Forever reunited, their spirits ascend together as a pair of butterflies.

The composers Chen Gang and He Zhanhao collaborated on the Butterfly Lovers Concerto in 1959, when they were students at the Shanghai Conservatory of Music during a time when Western music was revered in China as the basis for any kind of serious music.

The success of its premiere brought instant fame to the two composers. But only five years later their concerto became a casualty of the Cultural Revolution, which labeled it as Western and a decadent subversion of Chinese values. It regained acceptance in the 1970s as cultural restrictions eased, and became the most performed concerto in China, eventually earning an international reputation.

What to Listen For

Chen Gang and He Zhanhao pursued a Chinese nationalist style using folk music mixed with Western classical forms much like the familiar European nationalist composers they studied at the conservatory. By original design, the instrumentation was entirely Western, employing a solo violin featured over the orchestra.

To capture the folk idiom of their native land, the solo violin was written to imitate the erhu, a two-stringed fiddle, which is often called the “Chinese violin.” In 1988 Gang rearranged the concerto for the erhu, and it is now often performed on the traditional instrument as well. It is this revised version that we hear soloist George Gao on the erhu.

As you listen to George Gao's artistry, take note of the unique sounds of the jinghu and the erhu, characterized by extreme vibrato and pitch bending due to the lack of a fingerboard—unlike a violin, on which the strings are stopped against the neck of the instrument.

As the concerto opens we hear a beautiful melody introduced by the flute. Soon the lovers’ voices are heard—the soloist representing Zhu (it is, after all, her story) and the cello, a principal secondary voice, representing Liang. Combining ethereally poetic feeling with an abundance of romantic incident, the Butterfly Lovers Concerto is not structured as a typical concerto, but as a single movement with a narrative that uses formal techniques of melodic development to define the events in a twisting tale of tragic love.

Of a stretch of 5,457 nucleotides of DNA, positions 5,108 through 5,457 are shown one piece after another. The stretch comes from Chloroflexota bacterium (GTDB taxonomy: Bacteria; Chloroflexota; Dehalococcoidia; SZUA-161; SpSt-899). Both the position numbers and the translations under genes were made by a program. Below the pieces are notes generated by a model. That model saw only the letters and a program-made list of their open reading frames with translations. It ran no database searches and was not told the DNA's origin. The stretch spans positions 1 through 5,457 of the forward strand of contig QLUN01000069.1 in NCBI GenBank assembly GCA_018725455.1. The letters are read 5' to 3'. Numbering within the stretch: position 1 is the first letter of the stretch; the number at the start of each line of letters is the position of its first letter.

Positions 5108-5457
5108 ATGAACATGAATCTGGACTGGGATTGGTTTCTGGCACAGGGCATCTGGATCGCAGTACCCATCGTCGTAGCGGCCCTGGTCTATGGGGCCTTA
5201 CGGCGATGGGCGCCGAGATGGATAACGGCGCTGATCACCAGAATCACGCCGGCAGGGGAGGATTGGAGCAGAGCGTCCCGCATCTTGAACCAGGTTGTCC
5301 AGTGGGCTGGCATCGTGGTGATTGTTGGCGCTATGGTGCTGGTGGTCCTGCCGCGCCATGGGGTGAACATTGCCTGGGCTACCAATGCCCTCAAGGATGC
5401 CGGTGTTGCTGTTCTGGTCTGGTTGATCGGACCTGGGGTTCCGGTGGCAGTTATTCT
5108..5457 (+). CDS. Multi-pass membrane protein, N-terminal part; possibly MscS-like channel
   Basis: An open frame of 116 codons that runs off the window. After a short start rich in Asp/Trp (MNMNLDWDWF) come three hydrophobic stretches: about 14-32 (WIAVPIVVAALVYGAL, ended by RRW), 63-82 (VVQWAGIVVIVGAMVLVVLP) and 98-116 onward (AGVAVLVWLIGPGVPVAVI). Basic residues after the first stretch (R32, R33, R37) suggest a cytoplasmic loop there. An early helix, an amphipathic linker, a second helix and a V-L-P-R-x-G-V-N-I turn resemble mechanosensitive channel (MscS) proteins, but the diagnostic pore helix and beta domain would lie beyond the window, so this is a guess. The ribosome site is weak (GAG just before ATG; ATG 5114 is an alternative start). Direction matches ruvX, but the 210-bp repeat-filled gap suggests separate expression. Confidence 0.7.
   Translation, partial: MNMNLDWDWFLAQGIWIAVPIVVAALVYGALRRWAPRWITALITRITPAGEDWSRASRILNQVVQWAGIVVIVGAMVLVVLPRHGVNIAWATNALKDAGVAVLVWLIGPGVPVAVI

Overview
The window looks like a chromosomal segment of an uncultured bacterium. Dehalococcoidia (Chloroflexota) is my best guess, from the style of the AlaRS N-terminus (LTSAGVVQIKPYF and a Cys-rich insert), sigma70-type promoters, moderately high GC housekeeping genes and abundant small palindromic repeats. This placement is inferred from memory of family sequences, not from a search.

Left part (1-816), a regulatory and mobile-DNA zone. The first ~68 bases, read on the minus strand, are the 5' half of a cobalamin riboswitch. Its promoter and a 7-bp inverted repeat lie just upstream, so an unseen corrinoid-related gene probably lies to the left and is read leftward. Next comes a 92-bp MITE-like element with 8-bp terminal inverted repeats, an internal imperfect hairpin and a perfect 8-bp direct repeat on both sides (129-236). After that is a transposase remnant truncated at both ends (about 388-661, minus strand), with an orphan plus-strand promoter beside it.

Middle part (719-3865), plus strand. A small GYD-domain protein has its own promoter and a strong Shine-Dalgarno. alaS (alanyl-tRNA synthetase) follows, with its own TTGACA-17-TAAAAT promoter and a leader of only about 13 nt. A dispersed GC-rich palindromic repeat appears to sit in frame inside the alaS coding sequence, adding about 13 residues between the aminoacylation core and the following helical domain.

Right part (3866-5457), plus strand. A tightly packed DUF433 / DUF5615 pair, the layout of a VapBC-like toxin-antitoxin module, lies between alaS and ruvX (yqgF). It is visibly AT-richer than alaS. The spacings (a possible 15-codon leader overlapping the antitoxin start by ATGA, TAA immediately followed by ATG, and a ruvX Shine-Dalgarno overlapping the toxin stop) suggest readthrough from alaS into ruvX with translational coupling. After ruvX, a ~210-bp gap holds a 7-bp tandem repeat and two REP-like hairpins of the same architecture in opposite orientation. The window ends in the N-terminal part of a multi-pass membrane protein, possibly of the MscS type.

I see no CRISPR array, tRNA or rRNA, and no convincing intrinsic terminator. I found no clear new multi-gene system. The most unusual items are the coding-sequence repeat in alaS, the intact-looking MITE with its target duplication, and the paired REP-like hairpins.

Its beauty enables the music to stand on its own. But for many Chinese listeners and admirers of Chinese culture, the details of Liang’s and Zhu’s story are fixed in tradition; for these listeners, the concerto references specific plot points in a recognizable way, drawing from the Chinese opera based on this story and from related folk songs.

But even without knowledge of these sources, we can enjoy the Butterfly Lovers Concerto as musical storytelling in the same way we can appreciate the beauty of a narrative painting on a scroll as it unfolds. The composition makes extensive use of the traditional Chinese pentatonic scale and chord patterns, combining them with Western Classical development.

Clair de Lune" from Suite Bergamasque

Claude Debussy (1862 - 1918)

arr. lucien cailliet (1891 - 1985)


With his compatriot Ravel, Claude Debussy is considered the father of Impressionism in music. The dates are certainly right; Debussy was born in 1862, and Impressionism in painting began to take shape in the 1870s. But what does Impressionism in music mean?